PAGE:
I digress. Sorry.

The evening was, by my estimation, a victory for social outings. I can recommend it to anyone who hasn’t tried to curl. Loads of fun and possibly a sport I would consider if I had the physical condition to match the aftermath!

The result? It was draw. No. Really. It was a draw. Honours were even at the end of four rounds. 6-6.

Look out. Crazy old fat guy on the ice.. The world just got a tad more unsafe people. Be afraid. Especially if you curl.


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First, We Take Manhattan

Posted by Exile on September 6, 2008

OK, that would have been nice, but it didn’t happen. We took Berlin though and had a great time in the biggest building site in all of Europe. I thought they were busy in Warsaw, but Berlin is recreating itself at an alarming rate.

Why were we in Berlin? Well, it was my father-in-law’s birthday treat. We can’t think of anything he needs, so buying a present is a bit of a chore, but an experience lasts forever. Last year it was London. This year, Berlin. We had a marvelous time.

We walked the length of Kurfürstendamm several times, saw the Reichstag, Brandenburg gate, Unter Den Linden, Tiergarten, Checkpoint Charlie, The Kaiser Wilhelm Memorial Church (or, what’s left of it after the RAF had virtually flattened it), Old Uncle Tom Cobbley and all and sailed on the Spree, which snakes it’s way through the entire city centre.  We took the tour bus, traveled on the underground railway and generally enjoyed ourselves at every available watering hole we could find. Bratwürst, Currywürst, Wienerschnitzel and all other things good, washed down with lashings of Berliner Kindl beer. We shopped, which means that my good lady and her father went into shops while I stood outside and watched the street life. I hate shopping but what can one do? One tags along. At least I got to buy a little extra tobacco for the cellar and got to smoke my pipe in peace while I waited for them to gather souvenirs and homecoming presents for Mother-in-Law, who refuses to leave the homestead, choosing to remain firmly planted in her armchair in Denmark. She’s entitled to, she’s 82 years old. Bless her.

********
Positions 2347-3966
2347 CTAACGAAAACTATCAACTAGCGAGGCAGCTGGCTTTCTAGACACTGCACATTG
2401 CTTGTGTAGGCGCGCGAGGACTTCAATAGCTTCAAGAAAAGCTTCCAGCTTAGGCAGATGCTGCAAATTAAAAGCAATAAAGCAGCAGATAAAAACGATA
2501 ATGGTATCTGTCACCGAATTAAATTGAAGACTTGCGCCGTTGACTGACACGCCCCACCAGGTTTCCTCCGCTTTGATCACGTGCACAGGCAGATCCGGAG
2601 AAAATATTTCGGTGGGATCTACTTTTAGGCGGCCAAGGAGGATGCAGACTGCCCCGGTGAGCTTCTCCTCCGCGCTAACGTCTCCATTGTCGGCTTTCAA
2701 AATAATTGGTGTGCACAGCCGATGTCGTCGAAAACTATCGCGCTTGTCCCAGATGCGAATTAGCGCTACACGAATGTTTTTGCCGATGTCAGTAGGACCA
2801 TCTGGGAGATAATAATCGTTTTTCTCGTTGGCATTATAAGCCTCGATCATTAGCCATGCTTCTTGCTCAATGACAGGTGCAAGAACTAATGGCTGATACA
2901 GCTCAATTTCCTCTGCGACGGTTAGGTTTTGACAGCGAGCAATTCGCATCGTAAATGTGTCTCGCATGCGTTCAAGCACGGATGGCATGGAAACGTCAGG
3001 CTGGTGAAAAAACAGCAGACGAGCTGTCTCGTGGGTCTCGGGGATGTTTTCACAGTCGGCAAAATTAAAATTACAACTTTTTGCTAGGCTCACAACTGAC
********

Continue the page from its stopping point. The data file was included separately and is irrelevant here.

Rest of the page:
Checkpoint CharlieThe hotel was good. Not exactly the Hilton, but comfortable and the staff were terrific. We were only minutes from the centre of town. It’s called the Hotel Savigny and is on the Brandenburgerische Str. No. 21. I can recommend it. The lift is a superb piece of antique engineering that opens by hand, rattles and clanks like nobody’s business and moves at a sedate speed on it’s vertical travels. I have no idea how old it was, but it was a joy to be able to see all the brass mechanical bits whirring and rotating as the thing moves.

I was not impressed by Schönefeld Airport. Tempelhof is closed to commercial airlines now. The historic airport carries only aircraft with up to twelve passengers. Private stuff and so on. Hard to think, it once fed the entire western side of the city. Berlin desperately needs a new airport, or at least, a complete rebuild of one of them. The terminal is badly in need of a facelift and a bit more room.

This was my second real visit to Berlin and probably won’t be my last. It’s interesting to watch a city renew itself. I think I’ll go back in about ten years. Maybe some of the giant cranes will be gone by then. Who knows?